At the community level, disorder and crime are usually inextricably linked, in a kind of developmental sequence. Social psychologists and police officers tend to agree that if a window in a building is broken and is left unrepaired, all the rest of the windows will soon be broken. This is as true in nice neighborhoods as in rundown ones. Window-breaking does not necessarily occur on a large scale because some areas are inhabited by determined window-breakers whereas others are populated by window-lovers; rather, one unrepaired broken window is a signal that no one cares, and so breaking more windows costs nothing. And also, "untended" behavior also leads to the breakdown of community controls. A stable neighborhood of families who care for their homes, mind each other's children, and confidently frown on unwanted intruders can change, in a few years or even a few months, to an inhospitable and frightening jungle. A piece of property is abandoned, weeds grow up, a window is smashed. Adults stop scolding rowdy children; the children, emboldened, become more rowdy. Families move out, unattached adults move in. Teenagers gather in front of the corner store. The merchant asks them to move; they refuse. Fights occur. Litter accumulates. People start drinking in front of the grocery; in time, an inebriate slumps to the sidewalk and is allowed to sleep it off. Panhandlers approach pedestrians.
At this point it is not inevitable that serious crime will flourish or violent attacks on strangers will occur. But many residents will think that crime, especially violent crime, is on the rise, and they will modify their behavior accordingly. They will use the streets less often, and when on the streets will stay apart from their fellows, moving with averted eyes, silent lips, and hurried steps. "Don't get involved." For some residents, this growing atomization will matter little, because the neighborhood is not their "home" but "the place where they live." Their interests are elsewhere; they are cosmopolitans. But it will matter greatly to other people, whose lives derive meaning and satisfaction from local attachments rather than worldly involvement; for them, the neighborhood will cease to exist except for a few reliable friends whom they arrange to meet.
(Adapted from a 1982 Atlantic Monthly article)
**Interestingly, a case of broken windows caused an older woman to shoot two 12 and 13-year-old boys earlier this month. See article here. **
From here, we went to the 300 block of South Kildare Avenue where Demetrius Pitts was on the sidewalk when he was shot in the chest. X called the area K-Town because all the street names begin with a K. He had a hard time finding Kildare despite having once worked in the area. Imagine being someone in a tactical unit coming in for the night and trying to find the way to a call. We passed a few spots where kids yelled out as we approached. The West Side seemed to be full of dope spots. The spot where Pitts was killed was right next to the gated backyard of a nice blue house with a manicured lawn. The garbage cans were lined up in a perfect row beyond the gate. The immediate area was very quiet, but a block south from where we were photographing there was a group of young men hanging out in the street.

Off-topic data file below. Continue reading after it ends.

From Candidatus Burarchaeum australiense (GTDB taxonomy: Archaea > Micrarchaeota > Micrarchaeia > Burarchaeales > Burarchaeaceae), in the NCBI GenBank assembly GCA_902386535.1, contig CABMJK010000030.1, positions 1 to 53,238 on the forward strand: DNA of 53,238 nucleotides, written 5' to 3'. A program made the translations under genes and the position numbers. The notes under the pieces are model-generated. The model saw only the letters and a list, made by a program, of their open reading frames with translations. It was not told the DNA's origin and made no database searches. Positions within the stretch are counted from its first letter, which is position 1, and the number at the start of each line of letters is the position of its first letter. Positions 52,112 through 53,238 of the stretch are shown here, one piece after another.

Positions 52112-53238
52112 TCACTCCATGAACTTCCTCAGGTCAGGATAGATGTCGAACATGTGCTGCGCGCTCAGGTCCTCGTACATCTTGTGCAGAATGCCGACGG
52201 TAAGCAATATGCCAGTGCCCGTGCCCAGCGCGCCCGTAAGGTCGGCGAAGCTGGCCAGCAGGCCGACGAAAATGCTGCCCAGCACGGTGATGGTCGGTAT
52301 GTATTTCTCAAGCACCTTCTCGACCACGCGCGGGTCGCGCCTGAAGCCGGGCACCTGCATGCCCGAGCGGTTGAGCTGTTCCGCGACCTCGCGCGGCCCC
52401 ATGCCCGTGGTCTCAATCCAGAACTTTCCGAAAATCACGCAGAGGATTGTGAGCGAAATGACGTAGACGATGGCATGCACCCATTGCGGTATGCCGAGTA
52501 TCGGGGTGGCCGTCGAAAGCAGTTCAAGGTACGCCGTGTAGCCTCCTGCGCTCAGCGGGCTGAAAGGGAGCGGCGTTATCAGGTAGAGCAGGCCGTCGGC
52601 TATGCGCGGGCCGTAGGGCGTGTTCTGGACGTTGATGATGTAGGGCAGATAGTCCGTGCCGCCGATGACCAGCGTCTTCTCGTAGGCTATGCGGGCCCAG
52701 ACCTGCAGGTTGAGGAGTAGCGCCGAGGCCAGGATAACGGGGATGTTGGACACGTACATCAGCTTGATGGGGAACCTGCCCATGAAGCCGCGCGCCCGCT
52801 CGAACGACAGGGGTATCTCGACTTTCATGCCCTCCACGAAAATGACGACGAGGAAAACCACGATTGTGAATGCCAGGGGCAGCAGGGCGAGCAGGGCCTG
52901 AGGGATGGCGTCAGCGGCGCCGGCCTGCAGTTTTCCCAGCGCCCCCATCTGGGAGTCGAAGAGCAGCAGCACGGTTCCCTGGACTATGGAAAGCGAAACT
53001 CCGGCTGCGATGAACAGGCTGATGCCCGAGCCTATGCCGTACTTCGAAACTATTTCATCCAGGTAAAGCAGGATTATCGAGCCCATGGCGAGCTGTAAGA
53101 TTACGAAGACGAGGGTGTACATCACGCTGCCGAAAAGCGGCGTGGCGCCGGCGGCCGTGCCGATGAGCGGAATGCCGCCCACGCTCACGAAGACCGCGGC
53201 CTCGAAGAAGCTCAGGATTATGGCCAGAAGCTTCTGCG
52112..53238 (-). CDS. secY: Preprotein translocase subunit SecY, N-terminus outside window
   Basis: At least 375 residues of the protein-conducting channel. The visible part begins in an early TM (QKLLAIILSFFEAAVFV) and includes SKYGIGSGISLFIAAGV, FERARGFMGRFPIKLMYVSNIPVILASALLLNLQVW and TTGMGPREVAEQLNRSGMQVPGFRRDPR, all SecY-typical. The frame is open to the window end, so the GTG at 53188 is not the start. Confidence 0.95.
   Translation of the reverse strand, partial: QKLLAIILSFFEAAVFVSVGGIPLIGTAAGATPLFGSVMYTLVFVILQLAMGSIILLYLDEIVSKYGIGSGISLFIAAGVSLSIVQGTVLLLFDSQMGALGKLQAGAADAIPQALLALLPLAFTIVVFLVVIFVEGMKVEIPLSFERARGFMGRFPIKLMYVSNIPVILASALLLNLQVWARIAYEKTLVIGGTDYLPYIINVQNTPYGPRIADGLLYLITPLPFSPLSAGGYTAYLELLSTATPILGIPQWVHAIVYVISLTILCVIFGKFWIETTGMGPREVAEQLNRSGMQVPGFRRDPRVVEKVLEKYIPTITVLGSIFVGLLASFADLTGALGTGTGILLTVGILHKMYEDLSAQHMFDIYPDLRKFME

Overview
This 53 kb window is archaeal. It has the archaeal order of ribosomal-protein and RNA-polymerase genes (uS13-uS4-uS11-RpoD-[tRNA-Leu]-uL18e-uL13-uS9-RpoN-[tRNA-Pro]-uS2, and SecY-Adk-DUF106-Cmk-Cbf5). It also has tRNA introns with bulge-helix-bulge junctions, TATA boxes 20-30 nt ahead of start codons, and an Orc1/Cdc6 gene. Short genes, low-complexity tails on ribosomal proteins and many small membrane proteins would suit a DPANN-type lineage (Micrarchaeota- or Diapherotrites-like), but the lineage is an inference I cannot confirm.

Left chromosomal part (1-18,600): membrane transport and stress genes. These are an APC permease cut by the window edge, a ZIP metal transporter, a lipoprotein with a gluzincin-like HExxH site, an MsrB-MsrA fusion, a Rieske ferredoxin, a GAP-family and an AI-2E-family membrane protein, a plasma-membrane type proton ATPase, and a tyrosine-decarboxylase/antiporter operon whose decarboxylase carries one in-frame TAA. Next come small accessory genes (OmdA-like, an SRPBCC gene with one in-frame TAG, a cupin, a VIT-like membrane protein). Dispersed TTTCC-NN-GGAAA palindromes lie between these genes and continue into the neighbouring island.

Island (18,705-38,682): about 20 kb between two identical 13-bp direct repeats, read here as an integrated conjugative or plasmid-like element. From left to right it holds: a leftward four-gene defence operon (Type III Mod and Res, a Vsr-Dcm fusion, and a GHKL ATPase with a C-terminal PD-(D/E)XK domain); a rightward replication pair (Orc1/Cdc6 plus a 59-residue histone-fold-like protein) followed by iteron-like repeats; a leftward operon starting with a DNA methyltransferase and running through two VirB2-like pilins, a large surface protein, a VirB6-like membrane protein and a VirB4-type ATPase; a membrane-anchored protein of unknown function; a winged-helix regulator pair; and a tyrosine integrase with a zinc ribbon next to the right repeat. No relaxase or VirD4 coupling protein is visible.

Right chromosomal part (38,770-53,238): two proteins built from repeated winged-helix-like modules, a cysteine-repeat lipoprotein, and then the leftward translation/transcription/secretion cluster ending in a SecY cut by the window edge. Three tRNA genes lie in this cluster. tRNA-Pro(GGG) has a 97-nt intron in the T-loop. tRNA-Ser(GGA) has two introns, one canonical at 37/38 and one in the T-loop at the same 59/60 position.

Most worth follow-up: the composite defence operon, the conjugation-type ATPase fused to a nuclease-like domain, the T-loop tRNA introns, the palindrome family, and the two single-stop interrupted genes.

The site of Wesley Taylor’s death was on another vacant lot just a few blocks away in the 4400 block of West Wilcox. Taylor was involved in a fight at an end of summer block party when he was chased into an alley and gunned down. The lot, which had several trucks parked on it, was situated across the street from a school. A young man on a bike circled around and then came through my frame. He slowed down, put his bike up against the fence of the building the lot sat next to and went inside. Down the alley, a man stood directly in the middle and watched us. There were two more sites on the same block, but X didn’t think we could get them at this time. He knew they were both drug spots and suggested we get up at 5 or 6 and try to get them before they were manned.
Next was the site of the incident from the beginning of July involving 57-year-old George Esco. Esco was hospitalized after he was beaten on the sidewalk in the 5300 block of West North Avenue. It was not until 8 weeks later that he succumbed to his injuries. The address fell in front of a liquor store on a busy 4-lane road. I got quite a bit of attention from passing traffic when I set up my camera in the median.
After leaving busy North Avenue, X and I headed towards the 7000 block of West Grand Avenue. The whole ride west, we were trying to figure out if this site was legitimately in the city of Chicago since it was so far west. After passing by the Radio Flyer Factory and quite possibly the largest Radio Flyer on earth, we finally came to the address. It was a half a block east of a sign welcoming us to the city of Chicago and the Montclare neighborhood. It at this address that Edward Ramos was killed when three men kicked in the door to his house and fired shots at him. The residence was tucked between two storefronts. There were three windows at street level around knee high. The center window had a beautiful pink flower arrangement on it. Whether or not it was meant to be, it seemed to serve as a memorial to this man’s life.
X and I headed back to give one more site a shot. Domingo Hernandez and Troy Brown were killed just a few houses away from each other, but X said we could only get to the site of Hernandez’ murder in the alley behind a huge drug spot in the 4900 block of West Walton this time. Hernandez was killed and a 17-year-old boy shot while they were moving furniture into a van there. There was still yellow police tape hanging from a tree next to the garage. It was hard to see among all the garbage that was strewn about. X parked his car for a quick get away. I thought we seemed like we were fine, but he knew the area much better. As soon as we pulled out of the mouth of the alley I could see his concern. The drug spot at the corner house was so busy that there were people spilling out onto the street. The spot where Brown was killed was right there and completely inaccessible. We would have to come back. That was good for today.